Nathalie Garcin recently had a close encounter with a motorist.
She was riding her bike east on the Notre-Dame-de-Grace Avenue bike path and was almost hit by a car travelling in the same direction.
“Came up right behind me on the bike path to try to urge me to go forward more quickly,” she says. “But we’re at an intersection.”
It happened near Old Orchard during morning rush hour, and she was forced to get off her bike to deal with the situation.
“I gave the man a piece of my mind,” Garcin tells Global News. “And told him that it was unsafe, and that I was a mother too and that it was not fair what he was doing.”
She says it’s common to see impatient drivers cut off cyclists here. It is a major artery and narrow.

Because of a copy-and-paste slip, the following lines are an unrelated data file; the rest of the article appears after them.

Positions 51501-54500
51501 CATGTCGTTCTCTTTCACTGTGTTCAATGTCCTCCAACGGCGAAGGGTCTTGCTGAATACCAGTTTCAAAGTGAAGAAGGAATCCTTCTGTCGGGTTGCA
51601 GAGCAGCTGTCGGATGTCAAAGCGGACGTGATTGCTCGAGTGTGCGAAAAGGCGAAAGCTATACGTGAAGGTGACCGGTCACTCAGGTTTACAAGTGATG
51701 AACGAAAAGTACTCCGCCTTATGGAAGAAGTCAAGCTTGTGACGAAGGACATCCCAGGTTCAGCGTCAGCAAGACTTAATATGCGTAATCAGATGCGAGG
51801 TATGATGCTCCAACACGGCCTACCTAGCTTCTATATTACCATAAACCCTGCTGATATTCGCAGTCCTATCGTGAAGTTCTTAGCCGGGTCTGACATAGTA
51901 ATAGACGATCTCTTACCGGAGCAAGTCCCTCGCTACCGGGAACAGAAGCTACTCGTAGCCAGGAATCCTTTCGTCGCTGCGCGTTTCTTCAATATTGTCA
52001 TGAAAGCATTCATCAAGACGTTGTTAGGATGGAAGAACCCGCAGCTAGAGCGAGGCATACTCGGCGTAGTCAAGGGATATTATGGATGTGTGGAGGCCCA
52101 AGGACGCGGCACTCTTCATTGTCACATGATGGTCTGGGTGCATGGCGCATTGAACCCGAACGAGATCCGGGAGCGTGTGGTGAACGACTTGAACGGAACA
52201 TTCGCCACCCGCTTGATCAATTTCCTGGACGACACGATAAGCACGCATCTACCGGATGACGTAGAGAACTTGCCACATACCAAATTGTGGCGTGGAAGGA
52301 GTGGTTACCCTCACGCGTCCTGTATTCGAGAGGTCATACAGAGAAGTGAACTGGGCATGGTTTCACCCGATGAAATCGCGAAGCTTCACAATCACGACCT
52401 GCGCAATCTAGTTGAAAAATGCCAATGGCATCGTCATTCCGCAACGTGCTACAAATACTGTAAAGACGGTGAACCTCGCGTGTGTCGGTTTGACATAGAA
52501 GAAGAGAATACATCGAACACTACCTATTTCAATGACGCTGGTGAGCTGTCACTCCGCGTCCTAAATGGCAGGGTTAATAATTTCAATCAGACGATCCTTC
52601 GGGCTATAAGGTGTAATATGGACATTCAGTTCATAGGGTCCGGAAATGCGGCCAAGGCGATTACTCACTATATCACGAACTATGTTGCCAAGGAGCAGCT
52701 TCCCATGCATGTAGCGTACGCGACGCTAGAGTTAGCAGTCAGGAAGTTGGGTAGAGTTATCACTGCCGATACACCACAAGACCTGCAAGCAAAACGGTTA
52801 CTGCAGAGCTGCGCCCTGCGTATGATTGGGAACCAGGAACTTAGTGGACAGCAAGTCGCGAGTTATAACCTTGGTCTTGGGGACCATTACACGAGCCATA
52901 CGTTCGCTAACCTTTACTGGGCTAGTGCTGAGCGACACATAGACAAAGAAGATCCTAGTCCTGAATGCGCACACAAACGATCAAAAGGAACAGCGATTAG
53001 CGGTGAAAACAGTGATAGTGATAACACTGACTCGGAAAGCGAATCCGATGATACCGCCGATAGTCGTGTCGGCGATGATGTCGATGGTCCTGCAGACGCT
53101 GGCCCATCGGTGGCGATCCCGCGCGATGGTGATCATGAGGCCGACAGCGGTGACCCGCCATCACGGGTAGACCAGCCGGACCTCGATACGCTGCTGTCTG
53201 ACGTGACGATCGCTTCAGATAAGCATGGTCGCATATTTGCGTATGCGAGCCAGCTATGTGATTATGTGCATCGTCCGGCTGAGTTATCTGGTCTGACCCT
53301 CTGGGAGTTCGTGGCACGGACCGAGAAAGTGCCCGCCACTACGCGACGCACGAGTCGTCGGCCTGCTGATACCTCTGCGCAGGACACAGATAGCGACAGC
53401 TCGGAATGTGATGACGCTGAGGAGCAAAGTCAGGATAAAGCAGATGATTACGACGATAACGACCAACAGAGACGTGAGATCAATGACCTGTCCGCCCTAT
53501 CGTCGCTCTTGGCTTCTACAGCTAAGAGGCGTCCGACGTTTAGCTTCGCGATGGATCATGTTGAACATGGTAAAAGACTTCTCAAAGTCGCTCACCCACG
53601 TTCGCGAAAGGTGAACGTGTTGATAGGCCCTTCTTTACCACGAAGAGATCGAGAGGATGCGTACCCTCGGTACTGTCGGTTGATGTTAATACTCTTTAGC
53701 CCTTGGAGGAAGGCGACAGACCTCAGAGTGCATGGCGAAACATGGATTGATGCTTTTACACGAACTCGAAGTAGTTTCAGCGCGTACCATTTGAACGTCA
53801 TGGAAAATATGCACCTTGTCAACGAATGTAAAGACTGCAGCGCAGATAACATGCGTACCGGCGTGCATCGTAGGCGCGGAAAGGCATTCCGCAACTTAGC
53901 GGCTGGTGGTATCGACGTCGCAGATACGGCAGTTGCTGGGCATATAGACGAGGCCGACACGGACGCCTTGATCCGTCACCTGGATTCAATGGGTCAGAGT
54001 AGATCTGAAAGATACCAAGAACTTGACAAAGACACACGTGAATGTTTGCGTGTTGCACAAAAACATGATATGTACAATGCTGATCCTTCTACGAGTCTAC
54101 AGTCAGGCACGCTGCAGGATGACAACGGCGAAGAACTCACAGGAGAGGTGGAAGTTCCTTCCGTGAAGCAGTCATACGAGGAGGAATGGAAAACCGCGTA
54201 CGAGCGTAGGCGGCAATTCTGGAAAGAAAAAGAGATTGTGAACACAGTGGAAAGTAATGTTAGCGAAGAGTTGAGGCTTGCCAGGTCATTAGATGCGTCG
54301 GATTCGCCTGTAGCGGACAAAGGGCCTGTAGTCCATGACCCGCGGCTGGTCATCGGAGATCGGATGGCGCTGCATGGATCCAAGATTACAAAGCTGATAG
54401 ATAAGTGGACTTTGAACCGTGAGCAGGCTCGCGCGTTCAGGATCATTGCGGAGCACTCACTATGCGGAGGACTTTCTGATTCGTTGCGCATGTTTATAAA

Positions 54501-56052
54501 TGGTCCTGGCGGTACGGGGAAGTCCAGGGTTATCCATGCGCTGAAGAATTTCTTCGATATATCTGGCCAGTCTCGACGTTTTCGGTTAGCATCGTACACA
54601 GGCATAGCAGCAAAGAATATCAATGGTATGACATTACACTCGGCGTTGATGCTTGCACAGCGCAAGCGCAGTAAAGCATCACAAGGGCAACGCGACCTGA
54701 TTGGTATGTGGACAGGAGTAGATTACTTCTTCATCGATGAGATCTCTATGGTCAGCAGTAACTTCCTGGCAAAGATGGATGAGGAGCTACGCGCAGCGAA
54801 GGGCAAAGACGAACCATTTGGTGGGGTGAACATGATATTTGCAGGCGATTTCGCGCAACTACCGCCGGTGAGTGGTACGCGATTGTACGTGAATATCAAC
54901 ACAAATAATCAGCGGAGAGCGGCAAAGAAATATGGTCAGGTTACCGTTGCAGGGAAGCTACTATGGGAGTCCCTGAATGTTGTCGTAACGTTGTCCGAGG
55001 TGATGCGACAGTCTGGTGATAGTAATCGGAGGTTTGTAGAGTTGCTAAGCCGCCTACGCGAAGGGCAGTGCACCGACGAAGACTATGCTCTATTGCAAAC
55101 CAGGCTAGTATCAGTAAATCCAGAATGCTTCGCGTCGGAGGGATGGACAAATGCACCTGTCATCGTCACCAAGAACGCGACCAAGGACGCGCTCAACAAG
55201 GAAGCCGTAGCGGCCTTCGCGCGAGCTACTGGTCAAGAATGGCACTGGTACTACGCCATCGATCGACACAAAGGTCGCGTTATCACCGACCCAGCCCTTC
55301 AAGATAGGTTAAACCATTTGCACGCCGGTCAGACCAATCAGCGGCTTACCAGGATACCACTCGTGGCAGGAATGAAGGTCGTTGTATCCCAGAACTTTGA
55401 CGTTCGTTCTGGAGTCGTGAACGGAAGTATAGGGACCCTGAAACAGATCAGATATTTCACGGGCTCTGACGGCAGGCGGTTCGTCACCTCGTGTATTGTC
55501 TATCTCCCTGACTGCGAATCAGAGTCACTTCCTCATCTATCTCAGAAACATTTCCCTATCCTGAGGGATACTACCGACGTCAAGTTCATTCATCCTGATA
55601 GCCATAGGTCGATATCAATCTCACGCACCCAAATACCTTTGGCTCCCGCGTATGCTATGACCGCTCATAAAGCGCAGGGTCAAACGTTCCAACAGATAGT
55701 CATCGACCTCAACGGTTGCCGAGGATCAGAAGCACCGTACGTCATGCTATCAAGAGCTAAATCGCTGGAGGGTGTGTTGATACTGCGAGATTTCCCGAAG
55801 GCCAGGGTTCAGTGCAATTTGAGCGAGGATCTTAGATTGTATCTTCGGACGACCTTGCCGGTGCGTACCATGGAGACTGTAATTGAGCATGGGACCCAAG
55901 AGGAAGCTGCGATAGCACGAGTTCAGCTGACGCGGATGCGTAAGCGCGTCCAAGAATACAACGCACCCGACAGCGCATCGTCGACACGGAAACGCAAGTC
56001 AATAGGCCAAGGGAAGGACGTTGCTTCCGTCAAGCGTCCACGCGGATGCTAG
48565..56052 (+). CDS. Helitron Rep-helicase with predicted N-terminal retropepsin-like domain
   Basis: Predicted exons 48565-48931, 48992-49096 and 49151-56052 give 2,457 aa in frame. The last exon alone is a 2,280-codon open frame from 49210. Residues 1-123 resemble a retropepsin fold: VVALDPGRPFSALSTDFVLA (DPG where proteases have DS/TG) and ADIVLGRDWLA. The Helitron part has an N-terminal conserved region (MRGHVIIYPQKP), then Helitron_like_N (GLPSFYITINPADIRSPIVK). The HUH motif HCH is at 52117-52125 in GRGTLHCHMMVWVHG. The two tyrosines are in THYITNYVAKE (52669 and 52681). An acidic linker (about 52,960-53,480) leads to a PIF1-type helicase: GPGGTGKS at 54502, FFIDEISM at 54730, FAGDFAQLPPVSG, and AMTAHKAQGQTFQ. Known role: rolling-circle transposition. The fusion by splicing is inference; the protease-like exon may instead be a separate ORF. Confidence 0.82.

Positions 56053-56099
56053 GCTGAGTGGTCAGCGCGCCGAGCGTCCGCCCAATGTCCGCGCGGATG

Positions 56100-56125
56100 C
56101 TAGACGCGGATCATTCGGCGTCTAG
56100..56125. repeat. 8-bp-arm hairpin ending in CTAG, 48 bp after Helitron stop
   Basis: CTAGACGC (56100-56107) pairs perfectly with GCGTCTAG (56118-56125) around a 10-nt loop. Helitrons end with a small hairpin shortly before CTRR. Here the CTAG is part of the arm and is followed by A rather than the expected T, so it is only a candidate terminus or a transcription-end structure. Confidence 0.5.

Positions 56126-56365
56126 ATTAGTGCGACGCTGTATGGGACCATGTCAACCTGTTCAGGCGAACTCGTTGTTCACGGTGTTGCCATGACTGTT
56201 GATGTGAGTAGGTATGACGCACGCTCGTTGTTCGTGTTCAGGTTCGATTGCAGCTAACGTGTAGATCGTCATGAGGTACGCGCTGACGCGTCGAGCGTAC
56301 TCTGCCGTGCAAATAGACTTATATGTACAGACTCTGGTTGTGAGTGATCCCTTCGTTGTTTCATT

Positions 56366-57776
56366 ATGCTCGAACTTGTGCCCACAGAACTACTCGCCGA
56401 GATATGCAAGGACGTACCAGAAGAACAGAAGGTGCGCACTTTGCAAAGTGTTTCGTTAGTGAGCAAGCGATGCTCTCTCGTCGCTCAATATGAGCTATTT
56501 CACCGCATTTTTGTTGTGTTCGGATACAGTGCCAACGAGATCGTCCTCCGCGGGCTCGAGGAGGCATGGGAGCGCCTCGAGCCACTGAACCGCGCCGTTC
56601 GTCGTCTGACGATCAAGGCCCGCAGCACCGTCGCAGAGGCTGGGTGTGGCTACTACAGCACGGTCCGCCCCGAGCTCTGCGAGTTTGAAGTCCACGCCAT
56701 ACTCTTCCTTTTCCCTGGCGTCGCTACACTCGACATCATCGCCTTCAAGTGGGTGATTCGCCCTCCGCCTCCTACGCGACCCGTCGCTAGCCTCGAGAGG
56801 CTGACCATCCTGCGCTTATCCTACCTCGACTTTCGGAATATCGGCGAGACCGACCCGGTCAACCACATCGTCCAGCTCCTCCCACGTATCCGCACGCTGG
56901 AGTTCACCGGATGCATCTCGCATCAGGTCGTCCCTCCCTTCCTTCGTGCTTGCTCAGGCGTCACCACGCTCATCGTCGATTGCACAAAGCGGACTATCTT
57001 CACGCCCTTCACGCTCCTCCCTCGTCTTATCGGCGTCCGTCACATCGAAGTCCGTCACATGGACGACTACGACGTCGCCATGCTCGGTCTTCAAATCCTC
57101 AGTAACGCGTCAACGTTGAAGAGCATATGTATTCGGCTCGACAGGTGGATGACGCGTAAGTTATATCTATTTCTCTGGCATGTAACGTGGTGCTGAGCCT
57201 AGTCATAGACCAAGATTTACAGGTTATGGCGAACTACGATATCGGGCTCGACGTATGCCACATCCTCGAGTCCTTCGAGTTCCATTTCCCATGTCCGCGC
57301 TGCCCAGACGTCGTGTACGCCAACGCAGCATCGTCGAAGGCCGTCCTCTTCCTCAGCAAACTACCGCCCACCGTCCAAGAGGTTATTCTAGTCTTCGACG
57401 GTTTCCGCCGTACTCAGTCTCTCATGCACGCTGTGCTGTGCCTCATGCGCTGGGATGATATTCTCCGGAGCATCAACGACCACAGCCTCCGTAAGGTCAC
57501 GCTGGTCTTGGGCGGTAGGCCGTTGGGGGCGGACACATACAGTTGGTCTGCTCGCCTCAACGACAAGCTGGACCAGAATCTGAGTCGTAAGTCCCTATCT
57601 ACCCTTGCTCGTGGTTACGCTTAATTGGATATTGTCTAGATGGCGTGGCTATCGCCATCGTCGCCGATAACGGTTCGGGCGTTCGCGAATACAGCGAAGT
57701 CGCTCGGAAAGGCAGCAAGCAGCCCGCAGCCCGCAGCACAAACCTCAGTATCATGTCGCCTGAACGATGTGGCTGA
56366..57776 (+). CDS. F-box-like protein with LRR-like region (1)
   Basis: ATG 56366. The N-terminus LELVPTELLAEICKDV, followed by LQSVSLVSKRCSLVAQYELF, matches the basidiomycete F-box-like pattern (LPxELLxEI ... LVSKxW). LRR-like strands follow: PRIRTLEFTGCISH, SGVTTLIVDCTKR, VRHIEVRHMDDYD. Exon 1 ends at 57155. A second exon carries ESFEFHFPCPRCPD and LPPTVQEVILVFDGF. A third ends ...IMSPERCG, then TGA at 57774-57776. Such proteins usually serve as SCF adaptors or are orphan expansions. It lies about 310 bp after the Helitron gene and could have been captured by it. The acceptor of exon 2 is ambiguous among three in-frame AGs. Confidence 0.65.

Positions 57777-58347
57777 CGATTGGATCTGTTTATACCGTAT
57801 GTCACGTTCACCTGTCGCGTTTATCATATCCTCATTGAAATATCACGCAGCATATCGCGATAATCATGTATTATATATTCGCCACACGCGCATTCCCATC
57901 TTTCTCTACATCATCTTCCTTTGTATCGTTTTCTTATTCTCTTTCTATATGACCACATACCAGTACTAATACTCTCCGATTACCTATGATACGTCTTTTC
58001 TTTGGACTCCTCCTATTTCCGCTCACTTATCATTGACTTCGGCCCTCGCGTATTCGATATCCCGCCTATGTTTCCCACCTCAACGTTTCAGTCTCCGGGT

During morning rush hour, there are parents who also stop to drop kids off at the various schools in the area. That adds to the congestion and drivers lose patience.
“So people will often veer into the bike path in order to get around the cars,” Garcin explains.
Garcin is happy that there are so many bike paths in the borough but with so much congestion, she says something has to be done.
“I don’t know if it would be putting in green posts to prevent people from veering into the bike path, but something could be done.”
Other cyclists like Nathan O’Brien say it’s the congestion that is the main issue — not erecting more barriers to protect cyclists.
“I think that if there’s greater fluidity for vehicles, even the ability to turn right on a red in this city, that would accelerate traffic patterns,” he says.
He thinks doing so will help drivers be more patient.
But whatever is done, Garcin says both cyclists and motorists need to learn to share the road. It’s a lesson the driver who almost hit her, learned as well.
“He said, ‘I’m sorry, I’m sorry, I’m sorry,'” she laughs. “I think that he felt bad.”